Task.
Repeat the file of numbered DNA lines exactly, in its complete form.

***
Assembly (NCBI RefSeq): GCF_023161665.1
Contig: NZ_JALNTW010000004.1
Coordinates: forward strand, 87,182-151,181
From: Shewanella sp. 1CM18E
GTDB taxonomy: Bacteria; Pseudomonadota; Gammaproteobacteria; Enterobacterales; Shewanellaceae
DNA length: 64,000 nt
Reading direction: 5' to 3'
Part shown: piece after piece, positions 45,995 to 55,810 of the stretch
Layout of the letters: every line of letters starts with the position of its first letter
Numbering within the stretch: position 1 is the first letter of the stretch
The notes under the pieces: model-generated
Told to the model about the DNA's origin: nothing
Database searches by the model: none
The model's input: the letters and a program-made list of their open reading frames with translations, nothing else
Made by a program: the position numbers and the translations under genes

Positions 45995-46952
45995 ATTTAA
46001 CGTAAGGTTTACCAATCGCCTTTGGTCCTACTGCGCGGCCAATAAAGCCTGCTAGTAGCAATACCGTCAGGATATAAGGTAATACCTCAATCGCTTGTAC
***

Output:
Assembly (NCBI RefSeq): GCF_023161665.1
Contig: NZ_JALNTW010000004.1
Coordinates: forward strand, 87,182-151,181
From: Shewanella sp. 1CM18E
GTDB taxonomy: Bacteria; Pseudomonadota; Gammaproteobacteria; Enterobacterales; Shewanellaceae
DNA length: 64,000 nt
Reading direction: 5' to 3'
Part shown: piece after piece, positions 45,995 to 55,810 of the stretch
Layout of the letters: every line of letters starts with the position of its first letter
Numbering within the stretch: position 1 is the first letter of the stretch
The notes under the pieces: model-generated
Told to the model about the DNA's origin: nothing
Database searches by the model: none
The model's input: the letters and a program-made list of their open reading frames with translations, nothing else
Made by a program: the position numbers and the translations under genes

Positions 45995-46952
45995 ATTTAA
46001 CGTAAGGTTTACCAATCGCCTTTGGTCCTACTGCGCGGCCAATAAAGCCTGCTAGTAGCAATACCGTCAGGATATAAGGTAATACCTCAATCGCTTGTAC